For any questions related to Project Management career, training, and certifications, you can book an obligation free 15 minutes session with me by visiting https://bit.ly/2SbhTOK

Bridging the PMO Gap – Today & Tomorrow

Bridging the PMO Gap – Today & Tomorrow

A Project Management Office (PMO) is a group or department within an organization that defines and maintains project management standards. It provides project management guidelines and standards. In addition, it aids in developing measurable objectives that align with the organization’s overall vision and ensure that all targets are met. PMO will also be referred to as a program or project portfolio management office, depending on the project/program/portfolio.

The Project/Program/Portfolio office has undergone a paradigm shift during this COVID-19. This shift has also paved the way for innovative ways of its operations and leads us to the question of revisiting gaps PMOs have from the context between where we are today and how the future holds for the PMO. Project managers/portfolio managers need to embrace today’s PMO situation and be ready for transformation in the days ahead. There could be challenges and opportunities that need prioritizing. This article helps to envisage the gaps between PMOs of today and PMOs of the future.

PMO Types

PMOs are based on their degree of control and influence on projects. Of the many types, there are three distinct types of PMO.

3 Distinct Types of PMO

3 Distinct Types of PMO

  1. Supportive: A supportive PMO gathers all of an organization’s projects and provides best practices, templates, and training but with limited control.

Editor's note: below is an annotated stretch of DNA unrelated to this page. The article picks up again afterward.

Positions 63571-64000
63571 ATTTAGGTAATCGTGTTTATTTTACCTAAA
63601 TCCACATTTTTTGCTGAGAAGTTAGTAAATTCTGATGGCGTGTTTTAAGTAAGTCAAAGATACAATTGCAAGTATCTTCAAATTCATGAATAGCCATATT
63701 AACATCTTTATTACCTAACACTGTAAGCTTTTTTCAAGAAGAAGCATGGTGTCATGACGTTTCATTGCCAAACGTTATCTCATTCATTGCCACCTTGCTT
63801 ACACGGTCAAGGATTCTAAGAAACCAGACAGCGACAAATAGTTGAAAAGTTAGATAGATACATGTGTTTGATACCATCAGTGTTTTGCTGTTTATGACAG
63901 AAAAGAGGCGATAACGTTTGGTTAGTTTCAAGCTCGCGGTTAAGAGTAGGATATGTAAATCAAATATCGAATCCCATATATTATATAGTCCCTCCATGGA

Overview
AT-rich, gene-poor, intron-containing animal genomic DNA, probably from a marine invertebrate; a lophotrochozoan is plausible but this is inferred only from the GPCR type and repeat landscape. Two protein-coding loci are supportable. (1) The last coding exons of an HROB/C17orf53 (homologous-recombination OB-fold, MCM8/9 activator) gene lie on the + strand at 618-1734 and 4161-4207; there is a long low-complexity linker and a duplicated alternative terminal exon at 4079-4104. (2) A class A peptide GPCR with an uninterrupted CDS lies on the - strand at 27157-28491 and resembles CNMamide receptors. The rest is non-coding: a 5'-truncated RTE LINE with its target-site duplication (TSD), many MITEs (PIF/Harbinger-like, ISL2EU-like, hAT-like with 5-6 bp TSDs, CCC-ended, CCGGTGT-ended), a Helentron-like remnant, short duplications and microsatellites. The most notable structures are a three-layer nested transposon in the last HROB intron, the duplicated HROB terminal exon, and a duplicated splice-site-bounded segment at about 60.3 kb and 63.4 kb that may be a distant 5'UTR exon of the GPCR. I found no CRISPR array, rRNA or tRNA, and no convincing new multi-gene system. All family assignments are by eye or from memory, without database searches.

2. Controlling: A controlling PMO ensures that project management tools, processes, and standards are implemented in a controlled manner.
  3. Directive: Within the organization, a directive PMO maintains a high level of control over the project management process.

In 2020 according to the Wellingtone Survey, 89% of organizations reported having at least one PMO. 

Role of PMO

Project Office was the term used for aircraft development in the 1930s by the U.S. Air Corps. PMO has been widely adopted since the 1980s when it was first adopted in Construction and IT and slowly adopted in other sectors. It added value and efficiency to the projects and programs through better management. PMO was considered a central administrative office responsible for setting up standard project management methodologies, processes, guidelines, and templates for project teams.